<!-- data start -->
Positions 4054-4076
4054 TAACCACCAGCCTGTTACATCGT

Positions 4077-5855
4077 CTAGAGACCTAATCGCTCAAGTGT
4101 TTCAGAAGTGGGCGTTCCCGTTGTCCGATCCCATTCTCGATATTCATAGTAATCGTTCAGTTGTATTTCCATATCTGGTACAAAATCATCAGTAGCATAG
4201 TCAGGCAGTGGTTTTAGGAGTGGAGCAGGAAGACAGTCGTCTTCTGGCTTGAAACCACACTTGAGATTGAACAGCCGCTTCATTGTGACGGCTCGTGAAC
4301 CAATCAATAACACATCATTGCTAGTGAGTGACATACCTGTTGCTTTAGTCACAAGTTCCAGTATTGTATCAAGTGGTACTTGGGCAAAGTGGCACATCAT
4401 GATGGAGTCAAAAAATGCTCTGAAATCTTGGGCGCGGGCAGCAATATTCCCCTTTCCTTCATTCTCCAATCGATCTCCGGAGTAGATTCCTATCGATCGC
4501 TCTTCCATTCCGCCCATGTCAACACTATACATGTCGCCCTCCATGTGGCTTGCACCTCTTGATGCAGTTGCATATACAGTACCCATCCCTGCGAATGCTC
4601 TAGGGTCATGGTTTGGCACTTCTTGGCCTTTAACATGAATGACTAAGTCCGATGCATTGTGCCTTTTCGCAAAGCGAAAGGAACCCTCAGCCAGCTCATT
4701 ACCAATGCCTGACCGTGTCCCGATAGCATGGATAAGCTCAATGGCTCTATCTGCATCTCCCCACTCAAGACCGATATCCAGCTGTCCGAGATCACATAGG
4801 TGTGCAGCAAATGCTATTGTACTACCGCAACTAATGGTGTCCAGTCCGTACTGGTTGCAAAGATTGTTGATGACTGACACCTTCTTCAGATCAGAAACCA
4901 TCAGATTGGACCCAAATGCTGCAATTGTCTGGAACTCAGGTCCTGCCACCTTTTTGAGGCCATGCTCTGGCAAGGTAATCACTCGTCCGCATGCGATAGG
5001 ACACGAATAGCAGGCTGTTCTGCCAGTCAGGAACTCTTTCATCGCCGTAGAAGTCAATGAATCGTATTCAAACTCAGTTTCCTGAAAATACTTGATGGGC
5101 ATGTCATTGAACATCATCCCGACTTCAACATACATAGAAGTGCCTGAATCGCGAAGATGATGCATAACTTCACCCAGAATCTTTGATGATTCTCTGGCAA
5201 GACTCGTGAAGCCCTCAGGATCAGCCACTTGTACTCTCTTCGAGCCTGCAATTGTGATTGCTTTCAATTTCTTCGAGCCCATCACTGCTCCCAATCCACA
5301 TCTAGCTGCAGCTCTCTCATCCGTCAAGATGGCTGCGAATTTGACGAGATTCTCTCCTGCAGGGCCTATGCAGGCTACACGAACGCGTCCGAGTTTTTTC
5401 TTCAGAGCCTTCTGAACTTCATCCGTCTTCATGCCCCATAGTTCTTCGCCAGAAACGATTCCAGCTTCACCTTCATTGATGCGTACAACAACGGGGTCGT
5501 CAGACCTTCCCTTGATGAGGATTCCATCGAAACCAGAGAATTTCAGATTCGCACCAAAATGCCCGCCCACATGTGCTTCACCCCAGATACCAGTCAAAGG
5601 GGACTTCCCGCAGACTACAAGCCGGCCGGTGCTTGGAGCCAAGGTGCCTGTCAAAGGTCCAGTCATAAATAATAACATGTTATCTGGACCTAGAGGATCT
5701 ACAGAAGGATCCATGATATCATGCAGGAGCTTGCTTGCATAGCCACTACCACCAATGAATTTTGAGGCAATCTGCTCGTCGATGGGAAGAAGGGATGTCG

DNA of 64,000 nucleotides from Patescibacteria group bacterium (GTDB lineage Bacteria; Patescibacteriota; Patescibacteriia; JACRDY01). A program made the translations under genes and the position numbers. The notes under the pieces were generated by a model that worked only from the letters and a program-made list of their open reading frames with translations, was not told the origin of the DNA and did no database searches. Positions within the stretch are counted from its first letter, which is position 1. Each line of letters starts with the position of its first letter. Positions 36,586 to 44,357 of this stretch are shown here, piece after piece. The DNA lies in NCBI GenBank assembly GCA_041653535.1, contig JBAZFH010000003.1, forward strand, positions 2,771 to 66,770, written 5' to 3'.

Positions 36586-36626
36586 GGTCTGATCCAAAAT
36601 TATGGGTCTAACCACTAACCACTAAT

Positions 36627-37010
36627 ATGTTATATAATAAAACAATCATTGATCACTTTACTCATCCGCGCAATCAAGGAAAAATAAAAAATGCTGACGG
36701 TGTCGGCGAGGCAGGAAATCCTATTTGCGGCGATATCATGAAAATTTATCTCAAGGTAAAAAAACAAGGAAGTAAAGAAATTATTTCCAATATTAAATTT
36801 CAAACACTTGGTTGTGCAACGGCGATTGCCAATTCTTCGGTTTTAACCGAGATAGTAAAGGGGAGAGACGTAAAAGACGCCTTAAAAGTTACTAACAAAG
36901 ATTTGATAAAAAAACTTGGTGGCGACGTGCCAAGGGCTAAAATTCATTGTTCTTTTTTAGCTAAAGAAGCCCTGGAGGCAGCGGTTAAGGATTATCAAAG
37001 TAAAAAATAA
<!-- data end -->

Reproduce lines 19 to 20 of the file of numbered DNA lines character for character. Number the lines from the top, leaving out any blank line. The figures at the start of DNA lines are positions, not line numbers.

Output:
5501 CAGACCTTCCCTTGATGAGGATTCCATCGAAACCAGAGAATTTCAGATTCGCACCAAAATGCCCGCCCACATGTGCTTCACCCCAGATACCAGTCAAAGG
5601 GGACTTCCCGCAGACTACAAGCCGGCCGGTGCTTGGAGCCAAGGTGCCTGTCAAAGGTCCAGTCATAAATAATAACATGTTATCTGGACCTAGAGGATCT